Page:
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Responses of microbial phototrophs to late-Holocene environmental forcing of lakes in south-west Greenland


Corresponding author: Nina S. Reuss, Freshwater Biological Laboratory, Department of Biology, University of Copenhagen, Helsingørsgade 51, DK-3400 Hillerød, Denmark.


1. The biological structure of arctic lakes is changing rapidly, apparently in response to global change processes such as increasing air temperatures, although altered nutrient stoichiometry may also be an important driver. Equally important, however, are local factors (e.g. landscape setting, hydrological linkages and trophic interactions) that may mediate responses of individual lakes at the regional scale. Despite general acknowledgement of the importance of local factors, there has been little focus on among-lake variability in the response to environmental change.

2. Sedimentary pigments, organic carbon and nitrogen, and biogenic silica (BSi) in 210Pb and 14C-dated sediment cores from three contrasting lakes in the Kangerlussuaq area (c. 67°N, 51°W) of south-west Greenland were used to reconstruct algal and phototrophic bacterial ecological change during the late-Holocene. Water chemistry for the individual lakes varies in terms of conductivity (range: 30–3000 μS cm−1) and stratification regimes (cold monomictic, dimictic and meromictic), linked with their position along the regional climate gradient from the coast and to the present ice sheet margin.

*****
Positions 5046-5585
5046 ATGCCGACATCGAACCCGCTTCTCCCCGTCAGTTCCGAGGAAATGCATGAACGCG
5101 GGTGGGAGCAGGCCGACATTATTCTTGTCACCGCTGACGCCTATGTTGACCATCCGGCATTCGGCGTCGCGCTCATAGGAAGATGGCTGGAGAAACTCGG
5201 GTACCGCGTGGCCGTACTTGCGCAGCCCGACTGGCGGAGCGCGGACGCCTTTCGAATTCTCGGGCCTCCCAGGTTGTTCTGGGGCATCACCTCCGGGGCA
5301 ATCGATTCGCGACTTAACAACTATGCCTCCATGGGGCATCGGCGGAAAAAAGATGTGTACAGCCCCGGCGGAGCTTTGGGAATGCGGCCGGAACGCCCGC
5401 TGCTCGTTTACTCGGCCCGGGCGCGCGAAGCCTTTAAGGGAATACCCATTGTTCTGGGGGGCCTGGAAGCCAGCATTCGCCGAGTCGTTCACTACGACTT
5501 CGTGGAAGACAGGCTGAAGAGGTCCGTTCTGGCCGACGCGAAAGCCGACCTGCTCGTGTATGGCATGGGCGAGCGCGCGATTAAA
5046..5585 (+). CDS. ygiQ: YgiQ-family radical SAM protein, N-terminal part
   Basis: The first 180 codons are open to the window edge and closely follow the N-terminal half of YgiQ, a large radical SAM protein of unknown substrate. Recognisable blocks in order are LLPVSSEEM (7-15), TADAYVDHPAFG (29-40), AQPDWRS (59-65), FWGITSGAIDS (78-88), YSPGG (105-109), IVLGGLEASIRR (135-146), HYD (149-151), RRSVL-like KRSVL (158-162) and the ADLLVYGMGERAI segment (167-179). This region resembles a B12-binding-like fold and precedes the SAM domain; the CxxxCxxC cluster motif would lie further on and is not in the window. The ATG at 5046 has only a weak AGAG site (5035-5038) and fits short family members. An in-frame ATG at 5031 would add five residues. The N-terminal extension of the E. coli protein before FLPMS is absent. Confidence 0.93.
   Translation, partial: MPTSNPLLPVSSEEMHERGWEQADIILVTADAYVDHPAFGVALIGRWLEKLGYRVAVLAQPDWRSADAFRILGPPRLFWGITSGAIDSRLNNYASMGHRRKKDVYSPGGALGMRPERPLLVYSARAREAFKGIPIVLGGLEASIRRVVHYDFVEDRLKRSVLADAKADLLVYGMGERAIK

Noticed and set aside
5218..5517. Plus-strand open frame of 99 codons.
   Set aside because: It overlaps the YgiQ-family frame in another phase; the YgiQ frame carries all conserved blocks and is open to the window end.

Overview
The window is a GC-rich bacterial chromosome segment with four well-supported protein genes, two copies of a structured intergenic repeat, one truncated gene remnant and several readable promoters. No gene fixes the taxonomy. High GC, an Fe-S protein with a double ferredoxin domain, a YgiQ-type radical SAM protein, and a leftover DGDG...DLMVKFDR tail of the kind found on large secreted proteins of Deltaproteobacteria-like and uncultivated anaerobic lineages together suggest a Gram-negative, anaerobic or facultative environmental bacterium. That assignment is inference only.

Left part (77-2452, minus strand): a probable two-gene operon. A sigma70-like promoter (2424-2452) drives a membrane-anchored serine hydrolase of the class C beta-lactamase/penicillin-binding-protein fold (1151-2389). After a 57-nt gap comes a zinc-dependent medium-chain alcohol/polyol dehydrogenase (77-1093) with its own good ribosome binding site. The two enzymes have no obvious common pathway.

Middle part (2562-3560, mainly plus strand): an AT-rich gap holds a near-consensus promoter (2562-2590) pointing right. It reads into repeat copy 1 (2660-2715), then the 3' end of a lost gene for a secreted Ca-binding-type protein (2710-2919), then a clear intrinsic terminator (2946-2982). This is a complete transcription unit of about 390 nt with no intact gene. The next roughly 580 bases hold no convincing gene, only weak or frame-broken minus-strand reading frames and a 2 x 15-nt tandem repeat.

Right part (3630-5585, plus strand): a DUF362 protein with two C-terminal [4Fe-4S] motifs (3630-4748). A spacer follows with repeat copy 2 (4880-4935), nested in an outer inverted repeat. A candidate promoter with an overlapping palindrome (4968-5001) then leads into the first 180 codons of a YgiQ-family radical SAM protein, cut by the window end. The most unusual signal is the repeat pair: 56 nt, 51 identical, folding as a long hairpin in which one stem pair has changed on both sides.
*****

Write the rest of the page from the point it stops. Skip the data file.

3. Despite essentially similar regional climate forcing over the last c. 1000 years, marked differences among lake types were observed in the phototrophic communities and their temporal variability. Considerable short-term variability occurred in an oligosaline, meromictic lake (SS1371), dominated by purple sulphur bacterial pigments, most likely due to a tight coupling between the position of the chemocline and the phototrophic community. Communities in a lake (SS86) located on a nunatak, just beyond the edge of the present ice sheet shifted in a nonlinear pattern, approximately 1000 cal. years BP, possibly due to lake-level lowering and loss of outflow during the Medieval Climate Anomaly. This regime shift was marked by a substantial expansion of green sulphur bacteria.

4. A dilute, freshwater coastal lake (SS49) dominated by benthic algae was relatively stable until ca. 1900 AD when rates of community change began to increase. These changes in benthic algal pigments are correlated with substantial declines (1.3–0.44‰) in δ15N that are indicative of increased deposition of atmospheric inputs of industrially derived NOx into the atmosphere.

5. Climate control on lake ecosystem functioning has been assumed to be particularly important in the Arctic. This study, however, illustrates a complex spatial response to climate forcing at the regional scale and emphasises differences in the relative importance of changes in the mass (m, both precipitation and nutrients) and energy flux (E) to lakes for the phototrophic community structure of low-arctic Greenland lakes.

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